Hubbell Lighting strives to be one of the easiest lighting manufacturers to do business with and their luminaires are designed to work with proprietary controls and off-the-shelf controls from companies such as Lutron, Daintree and Limelight . It makes business sense for Hubbell’s products to be compatible with so many IoT systems.

Many smart controls in the market offer software running on an application server (i.e. gateway), but what happens if that server goes down?  Hubbell focuses on smart products that have the intelligence built into the luminaire.  Each device is capable of operating autonomously or as part of a large network, due to Hubbell’s Distributed Network Architecture or DNA. This approach results in fewer dependencies and greater system reliability. Consequently, this frees up valuable bandwidth for IoT-related applications, since a server is not constantly telling the devices what to do.  This “edge-based” strategy may be slightly more expensive, but promises to offer much more reliability and peace of mind.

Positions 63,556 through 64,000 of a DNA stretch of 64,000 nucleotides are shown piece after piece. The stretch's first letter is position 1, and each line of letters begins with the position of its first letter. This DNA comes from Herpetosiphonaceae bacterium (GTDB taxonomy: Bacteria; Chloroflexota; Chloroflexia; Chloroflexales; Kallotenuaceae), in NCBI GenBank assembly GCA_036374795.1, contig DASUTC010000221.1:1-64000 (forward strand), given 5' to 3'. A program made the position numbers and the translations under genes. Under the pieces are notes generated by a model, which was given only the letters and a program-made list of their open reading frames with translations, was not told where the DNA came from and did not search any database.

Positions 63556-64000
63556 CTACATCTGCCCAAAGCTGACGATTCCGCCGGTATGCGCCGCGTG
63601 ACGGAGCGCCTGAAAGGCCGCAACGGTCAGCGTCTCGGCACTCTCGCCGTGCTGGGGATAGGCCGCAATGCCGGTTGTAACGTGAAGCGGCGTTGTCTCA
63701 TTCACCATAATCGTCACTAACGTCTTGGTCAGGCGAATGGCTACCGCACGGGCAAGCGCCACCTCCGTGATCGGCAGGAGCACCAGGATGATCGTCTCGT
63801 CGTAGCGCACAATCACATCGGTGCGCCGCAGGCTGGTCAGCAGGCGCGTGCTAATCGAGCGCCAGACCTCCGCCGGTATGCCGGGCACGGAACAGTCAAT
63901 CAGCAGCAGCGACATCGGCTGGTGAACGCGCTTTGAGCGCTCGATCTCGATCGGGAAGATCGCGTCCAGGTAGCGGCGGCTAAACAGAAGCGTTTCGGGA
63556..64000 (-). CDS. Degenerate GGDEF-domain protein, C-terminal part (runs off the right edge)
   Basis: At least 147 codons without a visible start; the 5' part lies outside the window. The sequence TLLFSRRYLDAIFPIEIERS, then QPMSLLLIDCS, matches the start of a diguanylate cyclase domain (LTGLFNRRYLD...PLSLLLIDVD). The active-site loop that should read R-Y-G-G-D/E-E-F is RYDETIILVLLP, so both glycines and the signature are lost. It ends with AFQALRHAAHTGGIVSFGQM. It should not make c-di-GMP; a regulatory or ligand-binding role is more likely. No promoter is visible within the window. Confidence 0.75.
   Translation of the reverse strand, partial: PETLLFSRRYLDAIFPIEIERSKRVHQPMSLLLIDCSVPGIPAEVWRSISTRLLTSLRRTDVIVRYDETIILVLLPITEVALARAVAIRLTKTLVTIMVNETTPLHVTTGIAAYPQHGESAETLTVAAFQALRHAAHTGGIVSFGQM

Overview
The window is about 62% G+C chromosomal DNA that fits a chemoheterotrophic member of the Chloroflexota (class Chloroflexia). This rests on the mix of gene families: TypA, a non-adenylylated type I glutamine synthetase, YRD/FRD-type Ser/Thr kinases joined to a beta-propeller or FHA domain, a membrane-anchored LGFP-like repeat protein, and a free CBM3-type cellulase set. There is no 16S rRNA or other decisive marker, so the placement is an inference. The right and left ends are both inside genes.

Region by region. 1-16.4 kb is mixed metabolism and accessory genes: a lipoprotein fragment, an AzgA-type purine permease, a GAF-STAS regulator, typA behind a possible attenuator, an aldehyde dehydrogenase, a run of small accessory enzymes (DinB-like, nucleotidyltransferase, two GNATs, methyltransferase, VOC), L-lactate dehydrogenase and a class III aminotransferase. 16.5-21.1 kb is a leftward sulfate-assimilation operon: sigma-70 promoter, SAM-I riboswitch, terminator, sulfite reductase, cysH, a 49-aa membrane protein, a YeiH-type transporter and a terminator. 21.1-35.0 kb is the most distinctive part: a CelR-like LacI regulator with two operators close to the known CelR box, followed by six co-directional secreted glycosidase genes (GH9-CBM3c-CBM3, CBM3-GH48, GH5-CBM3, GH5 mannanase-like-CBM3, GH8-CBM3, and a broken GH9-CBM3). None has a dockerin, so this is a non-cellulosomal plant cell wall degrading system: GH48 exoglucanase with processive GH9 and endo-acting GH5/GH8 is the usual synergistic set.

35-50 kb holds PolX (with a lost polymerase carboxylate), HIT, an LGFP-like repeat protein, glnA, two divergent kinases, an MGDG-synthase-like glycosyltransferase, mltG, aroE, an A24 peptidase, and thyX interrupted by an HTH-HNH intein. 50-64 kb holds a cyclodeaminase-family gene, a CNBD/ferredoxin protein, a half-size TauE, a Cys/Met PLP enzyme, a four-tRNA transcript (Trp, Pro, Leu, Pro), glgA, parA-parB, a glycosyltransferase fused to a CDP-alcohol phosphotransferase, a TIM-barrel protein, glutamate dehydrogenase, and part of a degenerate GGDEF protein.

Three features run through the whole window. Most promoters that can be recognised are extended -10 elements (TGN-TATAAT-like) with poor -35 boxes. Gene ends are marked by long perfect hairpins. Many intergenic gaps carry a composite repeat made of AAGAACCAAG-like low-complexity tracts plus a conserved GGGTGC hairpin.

The Channel

Hubbell is focused on being customer-centric in all aspects of the business. A cross functional team is involved with understanding its customer’s needs and concerns. The core of its product development strategy is this customer and a market centered approach. With an eye on the marketplace, Hubbell offers up solutions across the entire spectrum, including key markets like automotive, commercial, education, healthcare, hospitality, industrial and residential.